brief overview of the eps grant
Brief overview of the EPS grant
  • Grant funded -nearly $1 million/year
  • Regional- 63 communities, 7 IHE’s, 15 business partners/subcontractors
  • Professional development in early childhood education
  • Online courses for credit, CEU or self-study
  • CEU training “Computers for Early Childhood Educators”
modularization hybrids
Modularization & Hybrids
  • Breaking down a traditional 3-credit course into 1-credit modules, CEUs and self-study
  • Offering online and face-to-face courses simultaneously
  • Hybrid classes - especially on-site
pre screening
Pre-screening
  • Required to respond to an email with an attachment and photo
  • Are you a good candidate for online courses?
  • Tips for Success
initial correspondence with students
Initial Correspondence with Students

Congratulations!

You have tentatively been accepted to take the FREE online school age curriculum course through North Shore Community College, funded by the Educator and Provider Support grant from the state Department of Early Education and Care (EEC).

This one-credit college course will begin in October and run for 5 weeks. The instructor is Sheryl Kandler, M.Ed.

This is a college course and you will be expected to participate in weekly course activities, including assignments and an online discussion board. There is work to do! =)

This course is completely online - you must have regular access to a computer with internet connection (not a smart phone) and have proficiency on the computer. Please take a few minutes to review this information to be sure that you are a good candidate for online learning:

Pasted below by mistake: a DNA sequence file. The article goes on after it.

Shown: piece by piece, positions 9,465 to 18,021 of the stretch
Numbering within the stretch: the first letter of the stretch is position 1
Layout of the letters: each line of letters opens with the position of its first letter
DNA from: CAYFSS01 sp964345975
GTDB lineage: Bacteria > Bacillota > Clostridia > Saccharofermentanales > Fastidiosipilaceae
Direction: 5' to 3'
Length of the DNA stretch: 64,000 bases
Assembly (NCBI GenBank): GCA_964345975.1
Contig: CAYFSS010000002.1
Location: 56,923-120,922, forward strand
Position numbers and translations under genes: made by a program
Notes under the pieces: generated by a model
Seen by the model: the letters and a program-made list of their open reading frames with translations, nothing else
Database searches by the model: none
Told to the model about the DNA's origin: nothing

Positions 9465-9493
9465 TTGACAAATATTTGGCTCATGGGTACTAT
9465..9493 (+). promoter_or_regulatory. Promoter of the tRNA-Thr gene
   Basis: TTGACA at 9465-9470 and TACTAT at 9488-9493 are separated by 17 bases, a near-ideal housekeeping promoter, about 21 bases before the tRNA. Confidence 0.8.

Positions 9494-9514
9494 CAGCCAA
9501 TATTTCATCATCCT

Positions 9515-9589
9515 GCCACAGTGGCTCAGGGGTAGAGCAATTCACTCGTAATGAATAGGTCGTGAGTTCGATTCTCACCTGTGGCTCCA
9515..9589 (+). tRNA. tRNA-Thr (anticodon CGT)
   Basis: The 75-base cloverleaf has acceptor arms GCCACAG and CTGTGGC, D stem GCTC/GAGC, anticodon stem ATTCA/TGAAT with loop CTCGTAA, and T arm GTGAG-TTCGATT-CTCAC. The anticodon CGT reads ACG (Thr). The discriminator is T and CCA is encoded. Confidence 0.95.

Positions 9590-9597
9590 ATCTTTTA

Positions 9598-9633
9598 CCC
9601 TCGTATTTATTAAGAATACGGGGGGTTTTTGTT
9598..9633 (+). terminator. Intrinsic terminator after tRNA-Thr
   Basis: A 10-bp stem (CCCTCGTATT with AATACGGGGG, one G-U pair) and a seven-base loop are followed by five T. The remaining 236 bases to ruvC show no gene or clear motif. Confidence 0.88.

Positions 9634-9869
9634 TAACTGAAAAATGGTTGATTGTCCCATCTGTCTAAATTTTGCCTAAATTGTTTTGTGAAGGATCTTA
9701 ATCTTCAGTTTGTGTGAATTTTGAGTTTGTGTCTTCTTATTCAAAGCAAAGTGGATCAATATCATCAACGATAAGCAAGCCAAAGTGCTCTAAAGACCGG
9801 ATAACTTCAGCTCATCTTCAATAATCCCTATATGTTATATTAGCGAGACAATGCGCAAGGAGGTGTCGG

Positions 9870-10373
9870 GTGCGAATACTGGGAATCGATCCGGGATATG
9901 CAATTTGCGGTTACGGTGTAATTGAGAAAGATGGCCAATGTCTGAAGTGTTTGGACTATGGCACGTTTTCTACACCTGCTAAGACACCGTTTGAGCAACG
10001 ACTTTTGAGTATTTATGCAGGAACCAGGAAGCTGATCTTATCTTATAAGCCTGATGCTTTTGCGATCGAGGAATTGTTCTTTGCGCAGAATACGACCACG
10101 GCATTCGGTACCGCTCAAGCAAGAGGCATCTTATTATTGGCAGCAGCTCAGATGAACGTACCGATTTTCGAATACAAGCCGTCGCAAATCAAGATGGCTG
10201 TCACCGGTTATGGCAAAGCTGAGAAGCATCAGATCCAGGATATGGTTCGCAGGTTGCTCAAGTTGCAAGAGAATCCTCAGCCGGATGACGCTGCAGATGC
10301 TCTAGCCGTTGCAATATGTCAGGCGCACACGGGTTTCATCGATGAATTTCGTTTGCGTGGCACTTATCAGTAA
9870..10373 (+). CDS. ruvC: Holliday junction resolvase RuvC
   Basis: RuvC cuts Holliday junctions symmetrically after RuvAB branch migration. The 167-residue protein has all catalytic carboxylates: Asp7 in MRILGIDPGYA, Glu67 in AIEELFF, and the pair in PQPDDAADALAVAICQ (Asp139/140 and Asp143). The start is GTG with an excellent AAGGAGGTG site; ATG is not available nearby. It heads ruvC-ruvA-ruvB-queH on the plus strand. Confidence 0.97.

http://www.northshore.edu/distance/tech_requirements.html

Kathy Gallo

tips for success
Tips for Success!
  • You need to manage your time. Plan a minimum of 8-10 hours per week for coursework. Blocking two-hour chunks of time throughout the week can be helpful.
  • Stay caught up. Talk with other students via email or phone.
  • Keep up with reading and writing assignments. It's very easy to put off distance learning course work as compared to a classroom course. Procrastination is your worst enemy.
  • Even though you are not meeting with the instructor, your assignments have due dates. Get them done, don't fall behind!! This type of course requires a lot of independent studying. You need to be self-motivated.
  • Stay in touch with your instructor. Don't hesitate to communicate if you are having difficulty, need advice, or have questions.
  • Treat an online or hybrid course like a regular classroom course - expect the same reading, writing, projects, and examinations.
references
References

Jaggars, S.S., Edgecombe, N. & Stacey, G.W.(2013) What We Know about Online Course Outcomes. New York, N.Y.: Columbia University, Teachers College, Community College Research Center.

Jaggars, S.S., Edgecombe, N. & Stacey, G.W. (2013) Creating an Effective Online Environment. New York, N.Y.: Columbia University, Teachers College, Community College Research Center.

Jaggars, S.S., Edgecombe, N. & Stacey, G.W.(2013) Creating an Effective Online Environment. New York, N.Y.: Columbia University, Teachers College, Community College Research Center.

Lewin, T. (2013, June 19) Online Classes Fuel a Campus Debate. The New York Times

New York Times Editorial Board (2013, Feb. 18) The Trouble With Online College

contact information
Contact Information
  • Cindy O’Donnell: codonnel@northshore.edu
  • Lance Eaton: leaton@northshore.edu
  • LeeAnn Soucy: lsoucy@northshore.edu
  • Kathy Gallo: kgallo@northshore.edu